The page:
Tag Archives: control

All In An Instant

There is patience and there is crippling fear.

Patience is an aware look at the situation, using better forms of judgement and aptitude to gauge prospects plainly laid out in front , and using all of this information to base judgements and action upon.

And then there is crippling fear that roots one so hard to their current situation that one fails to acknowledge discomfort, stress, and effects on health and mood before it’s too late and something breaks.

Both of these situations take just one single moment, one single instant to rectify, both within ourselves through our own actions or mindset, or through external forces that may just be the factors in the situation itself. A simple unexpected event.

But we can’t plan for the unexpected. We can plan, we can strategize, but the unexpected is.. unexpected.

It’s the difference between saying: “Yes, I understand that things are busy right now, getting out of control, but I’m creating plans and routines and methodologies to help with this, that I’m very eager to practice! Patience and persistence will solve this problem shortly.”

Or I can say: “I am so busy. I can’t do this. Why do these people keep demanding of me. I’ll never get this done. But I can’t stop, or somebody might get mad. Everybody is counting on me. There is no alternative. Must just keep doing as quick as demands come in.”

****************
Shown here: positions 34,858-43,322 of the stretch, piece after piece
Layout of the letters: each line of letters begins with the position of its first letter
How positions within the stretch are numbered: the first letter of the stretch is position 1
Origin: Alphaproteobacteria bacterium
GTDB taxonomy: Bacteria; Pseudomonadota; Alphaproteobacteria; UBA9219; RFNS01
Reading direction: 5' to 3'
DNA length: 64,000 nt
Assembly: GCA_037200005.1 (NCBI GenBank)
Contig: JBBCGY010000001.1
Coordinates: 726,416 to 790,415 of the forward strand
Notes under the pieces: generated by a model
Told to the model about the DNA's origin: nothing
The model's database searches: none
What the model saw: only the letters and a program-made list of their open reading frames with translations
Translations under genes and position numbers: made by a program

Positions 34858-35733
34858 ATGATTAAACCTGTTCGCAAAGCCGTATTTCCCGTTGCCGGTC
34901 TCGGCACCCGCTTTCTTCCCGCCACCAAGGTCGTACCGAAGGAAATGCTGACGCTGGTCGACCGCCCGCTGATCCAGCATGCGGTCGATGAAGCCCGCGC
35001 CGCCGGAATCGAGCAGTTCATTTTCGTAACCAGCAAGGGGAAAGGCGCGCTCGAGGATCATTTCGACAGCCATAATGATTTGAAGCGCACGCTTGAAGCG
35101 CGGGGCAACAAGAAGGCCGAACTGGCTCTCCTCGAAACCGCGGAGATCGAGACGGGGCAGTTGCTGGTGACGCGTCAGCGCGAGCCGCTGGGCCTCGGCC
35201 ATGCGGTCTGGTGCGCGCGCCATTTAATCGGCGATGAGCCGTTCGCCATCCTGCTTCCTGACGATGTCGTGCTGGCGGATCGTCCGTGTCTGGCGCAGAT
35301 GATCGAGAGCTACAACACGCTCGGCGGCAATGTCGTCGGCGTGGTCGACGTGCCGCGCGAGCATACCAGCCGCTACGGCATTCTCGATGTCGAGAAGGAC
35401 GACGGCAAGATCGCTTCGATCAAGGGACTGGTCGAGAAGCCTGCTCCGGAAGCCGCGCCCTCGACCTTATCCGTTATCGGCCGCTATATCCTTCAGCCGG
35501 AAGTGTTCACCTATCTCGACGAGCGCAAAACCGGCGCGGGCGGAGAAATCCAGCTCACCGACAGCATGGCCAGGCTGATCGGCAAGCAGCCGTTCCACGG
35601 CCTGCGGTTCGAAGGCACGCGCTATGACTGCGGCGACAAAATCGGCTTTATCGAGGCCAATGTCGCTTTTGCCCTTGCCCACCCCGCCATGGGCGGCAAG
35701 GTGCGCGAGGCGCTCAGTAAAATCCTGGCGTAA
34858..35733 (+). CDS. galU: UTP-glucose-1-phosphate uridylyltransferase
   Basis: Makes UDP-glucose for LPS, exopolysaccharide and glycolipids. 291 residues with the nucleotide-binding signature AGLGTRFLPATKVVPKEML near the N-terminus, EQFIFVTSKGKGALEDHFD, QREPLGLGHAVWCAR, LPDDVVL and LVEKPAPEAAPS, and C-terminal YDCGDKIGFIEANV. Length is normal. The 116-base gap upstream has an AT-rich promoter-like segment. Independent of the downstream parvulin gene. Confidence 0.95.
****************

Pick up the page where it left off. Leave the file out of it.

I prefer doing anticipatory work, rather than reactionary work. I prefer looking for schemes that will allow me to scale easily, rather than lurching like an old rusty transmission.

Smart & hard, not just hard. But this is my efficiency, not yours.

Mentally Tough and Small Discomforts

It’s easy to get lost. To start swimming with the overwhelming nature of more and more and more to do. More people want our attention. More articles to write. More service to provide. More hours at work…

Stress builds up inside us when we try to control our conquering path of each task with utmost attention. Is this necessary?

Perhaps accepting these small discomforts are out of our control (allowing our subordinates to do something without our hawk eyes constantly honed, for example) is a necessary step to conquer?

This initial discomfort slowly dwindles to a cautious reminder, a check point strategically placed to check in and ensure all is aligned as it should.

How do you remind yourself?